The city of Wyoming announced the grand reopening of Ideal Park.
The reopening of the nearly 100-year-old park comes after severe weather-related damage in 2014 caused by a tornado and subsequent flooding events caused delays in reconstruction.
With an investment of over $1.8 million, Ideal Park, 5843 Crippen Ave SW, features improved parking and enhanced safety features, Buck Creek viewing stations, a universally accessible playground, Wyoming’s first rope enhanced play structure, a rubberized play surface and an opportunity for children to imagine they’re flying with Wyoming’s special butterfly play feature, the first of its kind in Wyoming’s park system.
“We are thrilled to reopen Ideal Park for our residents, especially in this neighborhood that has been hit so hard by severe weather,” Wyoming Mayor Jack Poll said. “We pride ourselves on excellent facilities and know that the improved accessibility of Ideal will be a great asset to the families of our community. The redevelopment has been long awaited by the community as the park is a premier space for reservations for large groups.”
Funding for the project was initiated through a $300,000 Natural Resources Trust Fund Grant, a program administered by the state of Michigan Department of Natural Resources, with the remaining funds invested through the city’s parks and recreation operational millage.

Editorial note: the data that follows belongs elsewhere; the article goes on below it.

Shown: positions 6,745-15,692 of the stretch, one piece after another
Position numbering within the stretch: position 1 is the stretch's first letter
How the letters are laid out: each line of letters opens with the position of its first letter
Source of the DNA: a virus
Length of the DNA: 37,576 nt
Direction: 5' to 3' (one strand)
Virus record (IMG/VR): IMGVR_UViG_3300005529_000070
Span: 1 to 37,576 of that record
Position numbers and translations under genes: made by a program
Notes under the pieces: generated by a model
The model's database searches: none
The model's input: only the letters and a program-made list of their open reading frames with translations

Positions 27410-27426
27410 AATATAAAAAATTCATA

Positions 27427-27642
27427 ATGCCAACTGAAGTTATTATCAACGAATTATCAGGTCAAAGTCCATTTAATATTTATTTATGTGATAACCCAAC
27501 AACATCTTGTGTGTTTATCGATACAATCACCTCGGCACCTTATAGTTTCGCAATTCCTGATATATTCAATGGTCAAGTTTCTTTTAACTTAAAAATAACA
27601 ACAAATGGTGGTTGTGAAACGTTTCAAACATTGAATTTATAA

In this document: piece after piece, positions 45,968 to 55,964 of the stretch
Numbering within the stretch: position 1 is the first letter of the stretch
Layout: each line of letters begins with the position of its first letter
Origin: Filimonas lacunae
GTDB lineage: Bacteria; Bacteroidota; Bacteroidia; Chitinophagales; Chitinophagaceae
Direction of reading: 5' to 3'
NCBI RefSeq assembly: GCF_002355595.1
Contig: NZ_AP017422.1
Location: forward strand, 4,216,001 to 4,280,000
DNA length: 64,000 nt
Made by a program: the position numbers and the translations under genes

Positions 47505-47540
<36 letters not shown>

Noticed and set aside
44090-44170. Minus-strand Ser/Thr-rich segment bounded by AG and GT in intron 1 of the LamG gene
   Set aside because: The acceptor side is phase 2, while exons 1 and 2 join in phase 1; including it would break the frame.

Project costs were influenced by the park’s location along Buck Creek and impacts from previous tornadoes and floods. Rebecca Rynbrandt, Wyoming’s director of community services, noted the site is highly complex due to locations of wetlands within the construction area and that the development falls within the flood plain and floodway. Because of the complexity, higher levels of design and engineering were required.
“The state of Michigan; its Department of Environment, Great Lakes, and Energy; and Department of Natural Resources, have worked alongside the city to return playgrounds and recreation resources back to Ideal Park through funding support and their construction expertise,” Rynbrandt said.
Due to restrictions on large gatherings due to COVID-19, the city was unable to host a large scale public grand opening event. A press conference featuring Sam Cummings, managing partner of CWD Real Estate Investment and chair of the Michigan Natural Resources Trust Fund Board; Ron Olson, chief of the Parks and Recreation Division of the state of Michigan Department of Natural Resources; and Doug Wustman, chairperson of the Wyoming Parks and Recreation Commission, was held Tuesday.
Ideal Park was initially developed in the 1930s prior to the incorporation of the city of Wyoming and is one of the oldest parks within the city. The park also has historic structures including an art deco style bridge, a log cabin lodge and stone structures. The park now includes improved walking and bike trail connection to the city’s interurban trail system.